Final Report of Michael J. Missal Bankruptcy Court Examiner, 1 (filed March 3,
2008, Bankr. D.I. 5518) (hereafter the Missal Report). Like many of the reckless
originators in the boom-to-bust subprime scandal, New Centurys sales grew at
astronomical rates during the ten years of its operation, from $357 million in loans
in 1996, its first year, to $60 billion in 2006, its last. Id.
The practices driving this explosion in originated loans were documented
extensively by the Bankruptcy Court Examiner in his March 2008 report.1 In the
Examiners words, New Century had a brazen obsession with increasing loan
1

The most comprehensive analysis of the scandal and the disastrous economic
consequences it wrought is the official report of the congressionally appointed
Financial Crisis Inquiry Commission (FCIS), see Financial Crisis Inquiry Report
(January 2011), available at http://www.gpo.gov/fdsys/pkg/GPO-FCIC/pdf/GPOFCIC.pdf ,which relied heavily on the work of the Bankruptcy Examiner in this
case. New Century is also mentioned in the investigative journalism that followed
the 2008 financial meltdown. See, e.g., Michael W. Hudson, THE MONSTER: HOW
A GANG OF PREDATORY LENDERS AND WALL STREET BANKERS FLEECED AMERICA
(Time Books 2010); Gretchen Morgenson and Joshua Rosner, RECKLESS
ENDANGERMENT: HOW OUTSIZED AMBITIONS, GREED, AND CORRUPTION LED TO
ECONOMIC ARMAGEDDON (Times Books 2011).
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originations, without due regard to the risks associated with that business strategy.
Id. at 3. The poor quality of these loansmore than 70% of which were structured
as adjustable-rate loans carrying an initial teaser rate and nearly 40% of which
were so-called liars loans because they were made without any borrower
income verificationmade them, in his words, a time bomb. Id.
Although the principal purpose of the Missal Report was to identify possible
causes of action for the bankruptcy estate, its findings should have sounded the
alarm indicating a high likelihood of claims by the borrowers whose homes were
burdened with such mortgage time bombs.2 Unfortunately, with regard to the
notice procedures established in the case, no such alarm went off, or, if it did, the
participants in this case chose not hear it. Most borrowers who, prior to the
bankruptcy filing, had not initiated litigation were classified as unknown
creditors, meaning that the only provision made for notifying them about the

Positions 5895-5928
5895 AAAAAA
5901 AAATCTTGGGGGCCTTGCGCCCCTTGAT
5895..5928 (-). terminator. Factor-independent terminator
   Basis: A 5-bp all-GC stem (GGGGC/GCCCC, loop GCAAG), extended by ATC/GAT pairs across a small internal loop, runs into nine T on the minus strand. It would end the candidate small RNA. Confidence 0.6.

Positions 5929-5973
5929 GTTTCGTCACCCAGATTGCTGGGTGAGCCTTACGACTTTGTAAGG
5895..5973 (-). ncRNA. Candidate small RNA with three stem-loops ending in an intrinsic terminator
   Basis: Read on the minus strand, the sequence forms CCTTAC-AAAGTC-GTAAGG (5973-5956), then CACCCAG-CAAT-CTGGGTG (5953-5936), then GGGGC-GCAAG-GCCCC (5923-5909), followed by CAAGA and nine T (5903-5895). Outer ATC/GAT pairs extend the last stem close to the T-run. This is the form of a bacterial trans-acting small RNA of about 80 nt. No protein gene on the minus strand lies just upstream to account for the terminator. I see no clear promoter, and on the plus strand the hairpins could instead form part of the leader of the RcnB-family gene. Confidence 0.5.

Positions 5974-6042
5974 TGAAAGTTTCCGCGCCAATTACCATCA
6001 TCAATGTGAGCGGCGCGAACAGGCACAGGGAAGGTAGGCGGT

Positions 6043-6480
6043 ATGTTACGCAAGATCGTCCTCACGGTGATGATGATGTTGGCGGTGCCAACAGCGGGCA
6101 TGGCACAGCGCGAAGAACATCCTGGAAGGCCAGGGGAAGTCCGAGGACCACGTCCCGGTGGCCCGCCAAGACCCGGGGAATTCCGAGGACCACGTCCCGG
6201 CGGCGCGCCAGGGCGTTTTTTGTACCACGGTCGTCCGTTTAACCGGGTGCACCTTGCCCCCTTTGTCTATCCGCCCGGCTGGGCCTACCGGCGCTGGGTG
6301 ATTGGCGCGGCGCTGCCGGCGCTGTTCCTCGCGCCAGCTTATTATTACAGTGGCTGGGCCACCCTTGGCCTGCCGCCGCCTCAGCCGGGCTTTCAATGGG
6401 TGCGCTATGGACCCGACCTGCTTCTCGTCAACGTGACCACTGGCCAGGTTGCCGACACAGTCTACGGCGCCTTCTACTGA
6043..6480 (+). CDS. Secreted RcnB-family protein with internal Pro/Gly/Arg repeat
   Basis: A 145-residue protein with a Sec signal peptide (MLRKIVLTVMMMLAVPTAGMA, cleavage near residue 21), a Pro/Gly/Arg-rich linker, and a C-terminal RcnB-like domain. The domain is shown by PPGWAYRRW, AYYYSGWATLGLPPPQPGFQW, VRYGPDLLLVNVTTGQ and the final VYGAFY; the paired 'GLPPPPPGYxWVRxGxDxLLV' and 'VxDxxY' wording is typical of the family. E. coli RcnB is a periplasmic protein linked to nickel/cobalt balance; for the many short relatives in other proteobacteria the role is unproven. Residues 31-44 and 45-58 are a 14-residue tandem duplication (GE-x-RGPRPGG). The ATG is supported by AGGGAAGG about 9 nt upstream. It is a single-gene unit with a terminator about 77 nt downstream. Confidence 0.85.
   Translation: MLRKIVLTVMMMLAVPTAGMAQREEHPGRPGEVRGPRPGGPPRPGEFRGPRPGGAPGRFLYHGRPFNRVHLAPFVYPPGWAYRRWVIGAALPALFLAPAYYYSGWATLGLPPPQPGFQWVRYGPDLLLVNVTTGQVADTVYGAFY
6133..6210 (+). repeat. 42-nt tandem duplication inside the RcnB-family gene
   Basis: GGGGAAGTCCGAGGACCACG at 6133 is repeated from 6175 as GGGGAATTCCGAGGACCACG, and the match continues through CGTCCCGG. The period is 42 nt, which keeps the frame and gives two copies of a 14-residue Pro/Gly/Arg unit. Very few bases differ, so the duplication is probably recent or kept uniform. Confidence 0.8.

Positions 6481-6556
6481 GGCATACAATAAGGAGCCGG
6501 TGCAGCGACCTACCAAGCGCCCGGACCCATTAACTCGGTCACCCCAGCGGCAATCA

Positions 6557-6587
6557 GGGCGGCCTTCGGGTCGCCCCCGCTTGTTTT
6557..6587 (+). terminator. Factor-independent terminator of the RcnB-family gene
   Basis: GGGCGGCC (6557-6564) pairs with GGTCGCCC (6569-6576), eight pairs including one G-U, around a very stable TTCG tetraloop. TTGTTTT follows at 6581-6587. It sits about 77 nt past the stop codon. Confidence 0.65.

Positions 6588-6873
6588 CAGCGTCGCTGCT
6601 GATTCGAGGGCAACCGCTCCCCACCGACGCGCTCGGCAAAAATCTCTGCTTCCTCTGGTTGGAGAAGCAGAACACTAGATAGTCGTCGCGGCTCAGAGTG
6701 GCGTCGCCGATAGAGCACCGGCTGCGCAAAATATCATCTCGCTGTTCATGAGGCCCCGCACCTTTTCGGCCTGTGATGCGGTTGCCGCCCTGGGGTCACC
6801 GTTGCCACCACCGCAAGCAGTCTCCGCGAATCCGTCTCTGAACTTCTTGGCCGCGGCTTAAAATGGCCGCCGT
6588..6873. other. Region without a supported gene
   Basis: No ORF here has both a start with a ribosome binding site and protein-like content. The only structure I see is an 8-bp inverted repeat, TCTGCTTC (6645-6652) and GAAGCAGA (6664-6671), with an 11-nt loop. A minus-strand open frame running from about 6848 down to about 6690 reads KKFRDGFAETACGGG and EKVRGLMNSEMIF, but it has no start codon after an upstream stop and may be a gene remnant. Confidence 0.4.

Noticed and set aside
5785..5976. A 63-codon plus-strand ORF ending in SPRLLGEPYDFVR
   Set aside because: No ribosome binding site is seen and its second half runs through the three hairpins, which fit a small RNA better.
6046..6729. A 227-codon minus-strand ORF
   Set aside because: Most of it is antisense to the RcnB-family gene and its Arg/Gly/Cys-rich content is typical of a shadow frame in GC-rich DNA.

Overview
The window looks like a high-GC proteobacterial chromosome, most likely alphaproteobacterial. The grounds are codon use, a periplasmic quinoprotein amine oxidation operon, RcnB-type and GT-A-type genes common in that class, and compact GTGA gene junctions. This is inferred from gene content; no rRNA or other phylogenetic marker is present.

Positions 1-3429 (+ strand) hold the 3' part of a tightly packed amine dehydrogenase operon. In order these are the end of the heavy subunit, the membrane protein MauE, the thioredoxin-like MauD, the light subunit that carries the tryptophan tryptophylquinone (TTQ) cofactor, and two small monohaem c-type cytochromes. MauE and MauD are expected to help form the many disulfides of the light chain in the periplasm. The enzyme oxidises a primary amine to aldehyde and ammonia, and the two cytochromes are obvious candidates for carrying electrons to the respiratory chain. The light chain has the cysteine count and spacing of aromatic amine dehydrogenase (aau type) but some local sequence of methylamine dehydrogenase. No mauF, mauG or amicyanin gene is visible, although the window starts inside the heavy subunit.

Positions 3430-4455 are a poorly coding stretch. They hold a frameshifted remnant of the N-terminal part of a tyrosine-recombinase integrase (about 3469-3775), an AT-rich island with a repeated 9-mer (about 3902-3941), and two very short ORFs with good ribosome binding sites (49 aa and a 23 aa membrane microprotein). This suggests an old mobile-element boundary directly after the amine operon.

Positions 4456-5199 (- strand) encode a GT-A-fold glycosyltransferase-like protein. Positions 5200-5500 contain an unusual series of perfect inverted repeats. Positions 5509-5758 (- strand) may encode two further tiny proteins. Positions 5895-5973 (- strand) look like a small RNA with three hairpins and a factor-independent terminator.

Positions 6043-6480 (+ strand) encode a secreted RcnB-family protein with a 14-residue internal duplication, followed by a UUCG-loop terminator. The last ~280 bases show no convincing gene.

claims bar date was the single legal advertisement published in the Wall Street
Journal on July 23, 2007, requiring any claim to be filed no later than August 31,

The Missal Report noted the commonly misplaced assumption that subprime
loans were made exclusively to higher risk borrowers, when, in actuality, the
pressure to increase originations resulted in numerous borrowers with good credit
getting these loans, as well. Id. at 24, n. 6. Obviously, such borrowers, once
realizing that they had been put into an inappropriate, expensive loan product,
would be likely candidates for consumer litigation against the originator.
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2007. Affidavit of Publication (A-115 to 117).3 Thus, for the numerous borrowers
with these time bomb mortgages, who were presumed to be scanning the legal
advertisements in the Wall Street Journal on that single publication date, they were
given thirty-nine (39) days to file a claim, or were forever barred from doing so.
The Appellees Mr. and Mrs. White were homeowners who obtained
refinancing from New Century in the closing months of the lenders operations.
After discovering that New Century was in bankruptcy, they filed proof of claim
No. 4073 on November 22, 2008, after the claims bar date but almost a year before
the Debtors plan was finally confirmed on November 20, 2009. Memorandum
Opinion of District Court, 2-3 (A-8-9). Appellees later supplemented their proof of
claim by filing an adversary action. White vs. New Century TRS Holdings, Inc.,
Adv. No. 10-55357. Attached as Exhibit B to their adversary complaint is a copy
of their mortgage note, an illustration of one of New Centurys time bomb
mortgages, providing for two years of payments at a rate of 9.525 %, and 28 years
of payments at an adjustable rate which will never be greater than 16.525 %.
According to their complaint, the loan product they had been offered and what they
thought they were getting was a fixed-rate loan at 8.525%. Complaint, 19.
Without addressing the merits of the Whites deception claim, the Bankruptcy
3

The Debtor placed an additional single publication notice in a local newspaper in


the southern California county where it was headquartered as an attempt to reach
its ex-employees, see Hring. Tr. 108 (A-250), but designed only the single ad in
the Wall Street Journal to reach its borrowers.
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Court ruled that their claim, and the other borrower claims heard with theirs, were